Portland Model: Right-Sizing. “Thinking small is the big idea in Portland,” as the saying goes. Small means smaller budgets, smaller audiences, and often more room to experiment. The Oregon Symphony budget of $22 million compares with the Seattle Symphony’s $33 million (pre-pandemic figures). Already Seattle groups are pruning staff. This downsizing or right-sizing is tricky to manage, since the Seattle model has been to concentrate the arts in downtown or Seattle Center, creating an expensive special-night-out syndrome (dinner, parking, $100 tickets, nightcap). People like exploring other neighborhoods (particularly if it means avoiding downtown traffic) and experiencing a more intimate venue. One suggestion: build a performing arts and rehearsal facility in Southeast Seattle that embraces the confluence of many cultures.
Triage Model: Merge and Purge. If there are fewer dollars and audiences to go around, don’t save struggling groups but let them fade to black or merge. Foundations encourage synergistic mergers, tough as they are to pull off, and funders might back efforts for arts groups to escape too-large facilities built in a bullish time.
Commercial Model: Synergies. Allow investors to purchase shares in Broadway-bound musicals. Let high-rise developers earn height bonuses by building theaters into their lobbies (as Bellevue aspires to do with EastHUB). Let companies buy evenings at a performance for employees and clients. Float “arts bonds” to develop a new round of supporters, who buy the bonds for a below-market, social-benefit return, with the proceeds loaned out on very-low-interest terms to under-capitalized arts groups that need to “borrow to grow,” to import a concept from the for-profit world. Some overbuilt facilities can make money through more rentals. One idea is to repair sagging facilities at Seattle Center by letting developers build rental housing above, an example of tying in with social goals such as more artist and workforce housing. Create schools, as the Ballet has done, to earn money, pay artists more, and develop family audiences.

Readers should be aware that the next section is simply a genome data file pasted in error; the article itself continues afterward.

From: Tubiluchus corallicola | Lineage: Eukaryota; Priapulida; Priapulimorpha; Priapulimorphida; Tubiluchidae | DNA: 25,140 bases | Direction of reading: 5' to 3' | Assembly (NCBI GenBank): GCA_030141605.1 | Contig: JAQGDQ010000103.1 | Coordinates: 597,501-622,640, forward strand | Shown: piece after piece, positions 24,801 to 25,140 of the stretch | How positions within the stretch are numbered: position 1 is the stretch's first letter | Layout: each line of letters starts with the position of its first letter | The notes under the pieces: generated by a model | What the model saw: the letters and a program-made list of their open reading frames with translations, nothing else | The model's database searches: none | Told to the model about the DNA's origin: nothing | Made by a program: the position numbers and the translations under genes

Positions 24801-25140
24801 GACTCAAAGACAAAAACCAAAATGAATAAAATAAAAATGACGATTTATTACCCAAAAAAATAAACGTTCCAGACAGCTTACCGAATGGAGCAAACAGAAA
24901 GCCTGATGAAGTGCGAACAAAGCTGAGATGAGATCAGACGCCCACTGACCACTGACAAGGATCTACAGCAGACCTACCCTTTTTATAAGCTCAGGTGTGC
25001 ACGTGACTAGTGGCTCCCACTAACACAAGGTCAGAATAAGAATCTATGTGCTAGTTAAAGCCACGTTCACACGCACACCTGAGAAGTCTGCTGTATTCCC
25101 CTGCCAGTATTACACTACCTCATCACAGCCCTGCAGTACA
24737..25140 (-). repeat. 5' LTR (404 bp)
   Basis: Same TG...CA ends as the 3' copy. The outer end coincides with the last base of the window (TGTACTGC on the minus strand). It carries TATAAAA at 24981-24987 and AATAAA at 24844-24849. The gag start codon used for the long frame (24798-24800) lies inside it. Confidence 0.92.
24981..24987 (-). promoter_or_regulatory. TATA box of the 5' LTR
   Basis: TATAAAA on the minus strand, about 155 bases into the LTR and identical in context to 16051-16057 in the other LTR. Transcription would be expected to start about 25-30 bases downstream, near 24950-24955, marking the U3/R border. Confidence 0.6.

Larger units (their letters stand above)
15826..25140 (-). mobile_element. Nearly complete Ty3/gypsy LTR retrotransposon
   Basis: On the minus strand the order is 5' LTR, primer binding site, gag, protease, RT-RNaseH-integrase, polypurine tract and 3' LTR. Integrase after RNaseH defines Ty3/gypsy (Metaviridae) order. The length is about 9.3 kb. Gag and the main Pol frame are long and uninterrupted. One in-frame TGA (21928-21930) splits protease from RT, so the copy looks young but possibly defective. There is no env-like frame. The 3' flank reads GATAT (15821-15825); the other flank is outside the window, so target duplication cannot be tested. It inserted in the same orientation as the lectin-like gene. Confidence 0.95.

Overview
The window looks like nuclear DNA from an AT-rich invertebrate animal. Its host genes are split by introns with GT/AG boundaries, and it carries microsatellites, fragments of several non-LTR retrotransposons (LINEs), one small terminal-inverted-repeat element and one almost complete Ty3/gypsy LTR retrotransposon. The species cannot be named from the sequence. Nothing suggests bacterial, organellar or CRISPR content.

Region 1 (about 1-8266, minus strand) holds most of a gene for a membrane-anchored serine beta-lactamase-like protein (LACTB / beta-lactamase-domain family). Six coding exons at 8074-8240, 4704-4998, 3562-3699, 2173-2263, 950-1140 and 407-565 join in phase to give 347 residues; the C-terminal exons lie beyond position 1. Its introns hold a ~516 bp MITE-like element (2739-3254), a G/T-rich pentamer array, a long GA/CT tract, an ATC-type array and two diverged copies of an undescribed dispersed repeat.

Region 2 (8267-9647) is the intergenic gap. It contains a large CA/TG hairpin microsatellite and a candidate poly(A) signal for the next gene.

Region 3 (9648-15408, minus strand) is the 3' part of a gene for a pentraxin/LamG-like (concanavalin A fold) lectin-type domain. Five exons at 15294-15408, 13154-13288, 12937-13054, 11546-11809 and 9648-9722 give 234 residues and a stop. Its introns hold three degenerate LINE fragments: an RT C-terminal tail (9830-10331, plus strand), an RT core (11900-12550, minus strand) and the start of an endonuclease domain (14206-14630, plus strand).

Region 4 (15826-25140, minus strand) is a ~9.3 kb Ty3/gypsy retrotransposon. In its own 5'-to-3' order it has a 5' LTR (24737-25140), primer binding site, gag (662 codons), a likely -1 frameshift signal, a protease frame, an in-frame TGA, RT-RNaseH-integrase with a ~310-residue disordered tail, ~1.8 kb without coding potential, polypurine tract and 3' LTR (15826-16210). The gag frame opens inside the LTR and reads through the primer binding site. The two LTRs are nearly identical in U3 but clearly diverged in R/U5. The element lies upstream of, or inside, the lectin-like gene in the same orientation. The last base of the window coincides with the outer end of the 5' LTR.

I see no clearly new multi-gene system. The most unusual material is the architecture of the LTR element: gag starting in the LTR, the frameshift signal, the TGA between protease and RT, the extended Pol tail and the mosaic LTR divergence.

Audience Segmentation. The Symphony used to hope that New Year’s Eve galas would hook new audiences for full-season concerts. That didn’t really happen, but organizations can segment audiences, targeting appeals to one-off events. Seattle Symphony is well down this road, often presenting pop-music headliners and renting space for corporate events. Sometimes a big cash cow (“Nutcracker,” “Hamilton!” “A Christmas Carol”) can flow significant surpluses for the rest of the season.
Diversity Models. Organizations and artists are reaching out to under-served audiences, particularly minorities and young people. As one arts manager explains: “Arts groups are doing this because they have prioritized whiteness in artists, boards, and audiences for decades and that is no longer acceptable for multiple reasons, including systemic racism. Donors are holding organizations accountable to better serving the full public.” One tactic is to reduce ticket prices. Another is to take productions to where people are, such as putting a string quartet on a truck (about to happen at Seattle Chamber Music Society). Problems: these new audiences can be hard to retain and, being younger and fickle, make fewer donations.